Wenlock Basin

London Borough of Hackney


Londonewcastle and United House

Principal Stakeholders

  • The community of people who use the canal tow path
  • Hawkins\Brown Architects
  • London Borough of Hackney


Plan Projects was commissioned by the developers Londonewcastle and United House to put together the Public Art component to their development at Wenlock Basin.


The dominant cultural theme within the project was the close proximity of the Grand Union Canal. In order that the work would be properly contextualised, artists were briefed to explore the identity, lifestyle and nature of the canal and incorporate this into their proposals for the site.


Of particular concern to the local authority was avoiding the notion that the public art work had been ‘parachuted’ into the environment along the tow path. Plan addressed this  firstly by asserting the importance of context when briefing the artists, but also by staging a series of consultation exercises over three days to gain the views of the public of the proposals put forward by Gordon Young, the selected artist. This allowed people to contribute to a specific aspect of his proposal: ideas for text that could be carved into the sculpture proposed for the site.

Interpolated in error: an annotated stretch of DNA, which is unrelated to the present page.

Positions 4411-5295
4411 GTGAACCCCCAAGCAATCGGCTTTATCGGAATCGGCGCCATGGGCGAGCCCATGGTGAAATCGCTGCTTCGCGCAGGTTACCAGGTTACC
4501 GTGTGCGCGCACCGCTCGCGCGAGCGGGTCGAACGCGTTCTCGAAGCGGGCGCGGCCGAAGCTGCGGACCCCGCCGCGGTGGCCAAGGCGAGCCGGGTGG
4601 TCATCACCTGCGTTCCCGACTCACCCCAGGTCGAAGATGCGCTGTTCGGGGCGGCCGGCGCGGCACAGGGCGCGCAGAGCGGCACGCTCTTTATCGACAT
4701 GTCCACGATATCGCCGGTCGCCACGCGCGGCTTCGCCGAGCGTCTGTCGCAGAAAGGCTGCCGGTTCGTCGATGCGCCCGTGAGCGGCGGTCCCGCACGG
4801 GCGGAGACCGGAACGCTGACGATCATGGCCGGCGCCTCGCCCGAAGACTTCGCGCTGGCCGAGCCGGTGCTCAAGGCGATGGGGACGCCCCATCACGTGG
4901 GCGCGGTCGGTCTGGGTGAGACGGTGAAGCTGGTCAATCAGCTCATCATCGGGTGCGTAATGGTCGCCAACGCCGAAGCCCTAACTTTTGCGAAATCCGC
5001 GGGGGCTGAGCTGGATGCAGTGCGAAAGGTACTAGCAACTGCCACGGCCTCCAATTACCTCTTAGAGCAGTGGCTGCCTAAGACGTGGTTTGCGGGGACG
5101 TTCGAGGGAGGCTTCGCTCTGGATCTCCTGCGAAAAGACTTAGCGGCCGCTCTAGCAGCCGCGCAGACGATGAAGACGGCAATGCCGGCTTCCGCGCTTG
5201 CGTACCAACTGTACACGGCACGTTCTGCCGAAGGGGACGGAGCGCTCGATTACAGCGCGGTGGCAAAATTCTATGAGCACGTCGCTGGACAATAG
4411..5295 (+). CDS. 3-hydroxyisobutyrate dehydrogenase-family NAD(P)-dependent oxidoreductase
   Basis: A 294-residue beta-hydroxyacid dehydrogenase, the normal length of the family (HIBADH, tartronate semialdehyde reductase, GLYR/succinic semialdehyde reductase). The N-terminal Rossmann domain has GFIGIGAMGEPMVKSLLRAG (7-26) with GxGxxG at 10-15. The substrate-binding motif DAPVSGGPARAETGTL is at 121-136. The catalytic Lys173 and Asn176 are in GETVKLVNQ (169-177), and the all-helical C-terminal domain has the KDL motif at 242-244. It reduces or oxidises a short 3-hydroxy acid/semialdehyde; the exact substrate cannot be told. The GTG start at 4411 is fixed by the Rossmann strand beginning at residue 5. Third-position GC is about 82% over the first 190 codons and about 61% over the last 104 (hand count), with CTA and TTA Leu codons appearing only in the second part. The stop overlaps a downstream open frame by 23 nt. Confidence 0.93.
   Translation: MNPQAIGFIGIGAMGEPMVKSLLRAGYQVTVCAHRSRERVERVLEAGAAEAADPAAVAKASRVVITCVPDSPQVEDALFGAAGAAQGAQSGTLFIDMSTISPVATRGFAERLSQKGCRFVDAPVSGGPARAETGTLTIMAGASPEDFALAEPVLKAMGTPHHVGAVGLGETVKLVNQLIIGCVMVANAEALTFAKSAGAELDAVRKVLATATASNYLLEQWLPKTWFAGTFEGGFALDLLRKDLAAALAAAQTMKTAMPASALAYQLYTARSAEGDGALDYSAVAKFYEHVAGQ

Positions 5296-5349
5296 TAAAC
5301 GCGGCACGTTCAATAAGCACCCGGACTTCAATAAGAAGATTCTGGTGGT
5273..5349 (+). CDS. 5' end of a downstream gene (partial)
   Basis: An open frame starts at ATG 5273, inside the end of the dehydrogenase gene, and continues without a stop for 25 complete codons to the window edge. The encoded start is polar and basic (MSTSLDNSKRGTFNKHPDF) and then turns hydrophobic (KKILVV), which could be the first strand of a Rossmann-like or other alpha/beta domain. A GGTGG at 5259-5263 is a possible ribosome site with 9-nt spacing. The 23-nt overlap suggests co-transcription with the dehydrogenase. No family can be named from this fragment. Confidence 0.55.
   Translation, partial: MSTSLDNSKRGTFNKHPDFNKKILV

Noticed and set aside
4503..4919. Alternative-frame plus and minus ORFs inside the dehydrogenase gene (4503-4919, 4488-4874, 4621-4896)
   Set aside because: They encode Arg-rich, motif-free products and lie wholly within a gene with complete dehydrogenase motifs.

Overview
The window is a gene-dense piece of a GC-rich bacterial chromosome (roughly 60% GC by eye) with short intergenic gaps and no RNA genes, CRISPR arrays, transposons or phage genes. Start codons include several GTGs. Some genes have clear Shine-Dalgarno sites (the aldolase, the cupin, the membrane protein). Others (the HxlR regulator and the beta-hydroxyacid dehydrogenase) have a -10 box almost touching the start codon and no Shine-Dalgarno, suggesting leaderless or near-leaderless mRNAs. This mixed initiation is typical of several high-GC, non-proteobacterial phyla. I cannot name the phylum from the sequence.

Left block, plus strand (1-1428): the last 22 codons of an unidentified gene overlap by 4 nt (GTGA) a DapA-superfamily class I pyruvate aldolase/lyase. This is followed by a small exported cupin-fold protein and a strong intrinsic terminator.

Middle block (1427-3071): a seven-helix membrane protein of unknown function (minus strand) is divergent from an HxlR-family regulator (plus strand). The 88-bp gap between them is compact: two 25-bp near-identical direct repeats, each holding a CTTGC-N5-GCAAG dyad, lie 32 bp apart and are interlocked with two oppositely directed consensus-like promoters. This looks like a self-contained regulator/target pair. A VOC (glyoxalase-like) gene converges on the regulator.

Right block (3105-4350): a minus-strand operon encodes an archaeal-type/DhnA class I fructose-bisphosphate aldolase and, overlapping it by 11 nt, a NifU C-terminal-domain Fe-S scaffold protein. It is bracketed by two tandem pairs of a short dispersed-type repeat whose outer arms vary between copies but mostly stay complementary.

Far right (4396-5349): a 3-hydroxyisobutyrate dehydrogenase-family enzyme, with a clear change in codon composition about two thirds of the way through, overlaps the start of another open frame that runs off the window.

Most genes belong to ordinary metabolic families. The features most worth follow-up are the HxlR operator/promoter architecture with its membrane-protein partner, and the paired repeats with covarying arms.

The vision for the commission was to create a striking counterpoint with their new building, a residential block with a powerfully industrial mood designed by the signature architects Hawkins Brown, and create a memorable landmark on the Grand Union Canal.


The commissioned artwork by Gordon Young is intended to highlight the contrast between the formal modern architecture and the folkiness of the canal barges. The subject matter is the most traditional of canal art: that of barges, roses and castles. The work takes the shape of a four metre high wooden sculpture (Roses and Castles) made out of oak.

The castle caps the column and is fabricated made from galvanised and painted steel. The work echoes the local barge community, the Narrowboat public house (the pub on the opposing bank from the development) and the metal sculpture on the opposite side of the canal.